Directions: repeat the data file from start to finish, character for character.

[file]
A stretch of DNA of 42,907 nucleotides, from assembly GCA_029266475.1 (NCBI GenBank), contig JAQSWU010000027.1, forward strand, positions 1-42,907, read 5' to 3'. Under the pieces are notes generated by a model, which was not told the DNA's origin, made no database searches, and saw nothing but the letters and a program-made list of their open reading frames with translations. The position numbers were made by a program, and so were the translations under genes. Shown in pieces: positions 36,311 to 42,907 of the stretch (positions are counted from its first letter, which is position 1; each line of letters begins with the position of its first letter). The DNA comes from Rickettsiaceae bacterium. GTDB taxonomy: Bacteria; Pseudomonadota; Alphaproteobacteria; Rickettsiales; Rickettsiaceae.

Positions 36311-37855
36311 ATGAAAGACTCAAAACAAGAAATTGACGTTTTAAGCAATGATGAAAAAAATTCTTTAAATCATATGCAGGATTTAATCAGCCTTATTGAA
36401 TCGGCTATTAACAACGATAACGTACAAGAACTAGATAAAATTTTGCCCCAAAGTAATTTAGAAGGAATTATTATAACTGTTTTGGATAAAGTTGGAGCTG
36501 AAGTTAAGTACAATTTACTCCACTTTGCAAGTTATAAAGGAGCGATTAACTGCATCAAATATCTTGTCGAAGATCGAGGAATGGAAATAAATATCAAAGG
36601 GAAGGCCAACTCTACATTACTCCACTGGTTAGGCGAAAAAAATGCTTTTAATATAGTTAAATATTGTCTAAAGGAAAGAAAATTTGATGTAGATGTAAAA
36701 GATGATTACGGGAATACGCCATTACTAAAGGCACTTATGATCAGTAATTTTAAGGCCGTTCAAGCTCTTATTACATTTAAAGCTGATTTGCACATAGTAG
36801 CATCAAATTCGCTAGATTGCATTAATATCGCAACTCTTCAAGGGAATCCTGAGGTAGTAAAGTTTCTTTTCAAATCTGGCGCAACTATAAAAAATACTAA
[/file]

A stretch of DNA of 42,907 nucleotides, from assembly GCA_029266475.1 (NCBI GenBank), contig JAQSWU010000027.1, forward strand, positions 1-42,907, read 5' to 3'. Under the pieces are notes generated by a model, which was not told the DNA's origin, made no database searches, and saw nothing but the letters and a program-made list of their open reading frames with translations. The position numbers were made by a program, and so were the translations under genes. Shown in pieces: positions 36,311 to 42,907 of the stretch (positions are counted from its first letter, which is position 1; each line of letters begins with the position of its first letter). The DNA comes from Rickettsiaceae bacterium. GTDB taxonomy: Bacteria; Pseudomonadota; Alphaproteobacteria; Rickettsiales; Rickettsiaceae.

Positions 36311-37855
36311 ATGAAAGACTCAAAACAAGAAATTGACGTTTTAAGCAATGATGAAAAAAATTCTTTAAATCATATGCAGGATTTAATCAGCCTTATTGAA
36401 TCGGCTATTAACAACGATAACGTACAAGAACTAGATAAAATTTTGCCCCAAAGTAATTTAGAAGGAATTATTATAACTGTTTTGGATAAAGTTGGAGCTG
36501 AAGTTAAGTACAATTTACTCCACTTTGCAAGTTATAAAGGAGCGATTAACTGCATCAAATATCTTGTCGAAGATCGAGGAATGGAAATAAATATCAAAGG
36601 GAAGGCCAACTCTACATTACTCCACTGGTTAGGCGAAAAAAATGCTTTTAATATAGTTAAATATTGTCTAAAGGAAAGAAAATTTGATGTAGATGTAAAA
36701 GATGATTACGGGAATACGCCATTACTAAAGGCACTTATGATCAGTAATTTTAAGGCCGTTCAAGCTCTTATTACATTTAAAGCTGATTTGCACATAGTAG
36801 CATCAAATTCGCTAGATTGCATTAATATCGCAACTCTTCAAGGGAATCCTGAGGTAGTAAAGTTTCTTTTCAAATCTGGCGCAACTATAAAAAATACTAA